Advertisement

Canmore wildlife photographer documenting cougars gets heartbreaking news

Click to play video: 'Sad ending to incredible experience for professional wildlife photographer' Sad ending to incredible experience for professional wildlife photographer
WATCH: John Marriott has spent 31 days this winter tracking cougars for a large conservation project. But as Jayme Doll reports, one experience went from sheer joy to heartbreak – Mar 4, 2021

He has sat in the shadows of too many wolf packs to count, he’s even walked with the enormous grizzly bear they call The Boss. But Canmore professional wildlife photographer and co-founder of EXPOSED Wildlife Conservancy, John Marriott, said nothing was quite like the two days he spent this winter with a mother cougar and her kitten.

“It was the most amazing thing ever,” he said.

“The kitten would chase squirrels and they would come in and eat the deer and I could hear them crunching the bone. There are no real words to describe it,” said Marriott, walking along a snow-packed trail just outside of Canmore.

Read more: Southern Alberta 12-year-old recognized internationally for wildlife photography

Story continues below advertisement

Marriott has been tracking cougars with hopes of gathering photographs and video for a conservation project he is working on about the elusive species and the struggles they face.

He said in his 30-year career, he has only seen five cougars. His time with the mama and kitten was both precious and rare.

“I kept my distance, paid a lot of respect to her, had my bear spray, but she was never aggressive in any manner,” said Marriott.

He explained he has walked away many times from animals who weren’t comfortable in his presence.

Click to play video: 'COVID-19: wildlife photographers create eye-catching animal masks to benefit rescue groups' COVID-19: wildlife photographers create eye-catching animal masks to benefit rescue groups
COVID-19: wildlife photographers create eye-catching animal masks to benefit rescue groups – Jan 11, 2021

“They literally are right beside us all the time and they are probably watching us constantly, yet you think back 100 years, and there’s been one person killed by a cougar in all of Alberta,” he said.

Story continues below advertisement

“They are truly the predator that co-exists the closest to us and that we have the most potential for conflict with and yet we hardly see them.”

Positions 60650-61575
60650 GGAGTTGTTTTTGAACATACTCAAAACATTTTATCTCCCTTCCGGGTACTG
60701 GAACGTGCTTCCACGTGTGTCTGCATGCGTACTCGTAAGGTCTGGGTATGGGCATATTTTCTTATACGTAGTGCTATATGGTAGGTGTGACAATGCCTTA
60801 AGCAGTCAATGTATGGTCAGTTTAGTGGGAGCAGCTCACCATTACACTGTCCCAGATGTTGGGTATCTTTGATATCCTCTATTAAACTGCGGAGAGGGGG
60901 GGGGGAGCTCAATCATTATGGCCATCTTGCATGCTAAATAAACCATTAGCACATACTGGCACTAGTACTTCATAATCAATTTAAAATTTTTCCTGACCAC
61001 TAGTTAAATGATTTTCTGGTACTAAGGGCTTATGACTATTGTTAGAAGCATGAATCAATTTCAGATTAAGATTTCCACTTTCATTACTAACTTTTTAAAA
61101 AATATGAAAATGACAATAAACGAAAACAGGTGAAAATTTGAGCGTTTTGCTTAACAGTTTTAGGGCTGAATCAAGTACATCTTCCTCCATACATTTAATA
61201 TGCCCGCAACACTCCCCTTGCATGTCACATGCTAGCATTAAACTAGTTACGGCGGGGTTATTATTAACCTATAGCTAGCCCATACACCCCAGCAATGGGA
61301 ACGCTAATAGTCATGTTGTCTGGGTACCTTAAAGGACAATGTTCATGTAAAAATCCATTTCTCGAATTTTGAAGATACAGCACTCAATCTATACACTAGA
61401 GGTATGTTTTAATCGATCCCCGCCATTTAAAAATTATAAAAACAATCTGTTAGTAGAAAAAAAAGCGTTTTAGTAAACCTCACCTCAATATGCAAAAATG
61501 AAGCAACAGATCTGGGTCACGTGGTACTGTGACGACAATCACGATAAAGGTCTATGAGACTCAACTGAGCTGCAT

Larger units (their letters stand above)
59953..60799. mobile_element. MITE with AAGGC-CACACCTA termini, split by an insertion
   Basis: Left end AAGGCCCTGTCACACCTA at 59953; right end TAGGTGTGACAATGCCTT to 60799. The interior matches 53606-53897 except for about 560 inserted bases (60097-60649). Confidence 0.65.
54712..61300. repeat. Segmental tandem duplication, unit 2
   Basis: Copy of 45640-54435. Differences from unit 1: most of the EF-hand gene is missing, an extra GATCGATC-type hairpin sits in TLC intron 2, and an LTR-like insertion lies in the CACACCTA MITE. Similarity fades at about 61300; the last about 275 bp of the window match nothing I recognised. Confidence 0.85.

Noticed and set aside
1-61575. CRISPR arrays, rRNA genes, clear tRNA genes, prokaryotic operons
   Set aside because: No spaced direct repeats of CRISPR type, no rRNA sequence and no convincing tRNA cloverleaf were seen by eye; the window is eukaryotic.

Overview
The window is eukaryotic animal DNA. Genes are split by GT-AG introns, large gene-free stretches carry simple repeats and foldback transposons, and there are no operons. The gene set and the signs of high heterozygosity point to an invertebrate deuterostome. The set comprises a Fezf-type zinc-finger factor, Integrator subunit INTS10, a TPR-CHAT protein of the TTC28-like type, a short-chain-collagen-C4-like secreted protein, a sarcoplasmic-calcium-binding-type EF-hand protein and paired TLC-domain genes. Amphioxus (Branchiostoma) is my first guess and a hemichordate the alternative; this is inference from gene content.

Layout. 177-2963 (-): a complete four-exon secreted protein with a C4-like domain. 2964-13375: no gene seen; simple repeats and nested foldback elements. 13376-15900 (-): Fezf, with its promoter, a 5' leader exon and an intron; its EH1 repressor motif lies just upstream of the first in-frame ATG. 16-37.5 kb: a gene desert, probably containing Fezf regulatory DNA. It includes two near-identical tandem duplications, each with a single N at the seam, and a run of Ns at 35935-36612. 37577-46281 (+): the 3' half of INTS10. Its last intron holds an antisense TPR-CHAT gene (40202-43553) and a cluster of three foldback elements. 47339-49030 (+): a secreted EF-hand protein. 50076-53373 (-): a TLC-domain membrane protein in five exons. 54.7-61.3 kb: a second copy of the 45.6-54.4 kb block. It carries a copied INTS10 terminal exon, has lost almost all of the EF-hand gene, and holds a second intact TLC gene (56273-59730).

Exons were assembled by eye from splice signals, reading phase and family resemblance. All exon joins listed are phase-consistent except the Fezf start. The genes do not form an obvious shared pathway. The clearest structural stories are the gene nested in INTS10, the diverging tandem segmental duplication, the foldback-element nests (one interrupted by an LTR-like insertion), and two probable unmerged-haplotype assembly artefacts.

Every once in a while, typically in winter, a cougar does wonder into the Banff townsite. Parks Canada euthanized an eight-year-old female  cougar in January after it took down a deer in town and had an encounter with a resident and their dog.

Read more: Cougar that approached man and his dog in Banff was euthanized

Not too long after, Parks decided to collar another cougar, that had been active just on the outskirts of town, to track her movements. Unfortunately she died after being immobilized.

“Exceptionally rare to happen and it certainly wasn’t our intention. It was totally keep her alive on the landscape make our job a little easier by having a GPS collar on her and releasing her but unfortunately that didn’t happen this time,” said Dan Rafla a wildlife management specialist with Parks Canada.

Rafla said, of about 1,000 animals immobilized in Banff National Park over the years, five haven’t survived.

Parks Canada found the second cougar’s kitten hours before they live-trapped its mother. The kitten had died of natural causes.

Story continues below advertisement

“She had a perforated stomach — something had cut the inside of her stomach — and she had an infection and the kitten had died naturally from it,” said Rafla, adding the kitten was also recovering from a broken femur.

Click to play video: 'Cougar warning issued for Banff townsite, surrounding area' Cougar warning issued for Banff townsite, surrounding area
Cougar warning issued for Banff townsite, surrounding area – Jan 12, 2021

It turns out the kitten and cougar were the ones Marriott had been photographing.

“I was so emotional. For about a week after that, I couldn’t do a thing. It absolutely crushed me to my core.”

Marriott said he thinks Parks Canada absolutely did the right thing by trying to collar the mother.

“I can’t imagine how hard that must have been for Parks Canada staff to go through,” he said.

“Just goes to show how hard of a life these cougars and big predators have,” Marriott said.

Story continues below advertisement

His project is expected to be done in the fall.

Parks Canada has closed off a large area just outside the townsite and visitors are being asked not to venture off trails.

Sponsored content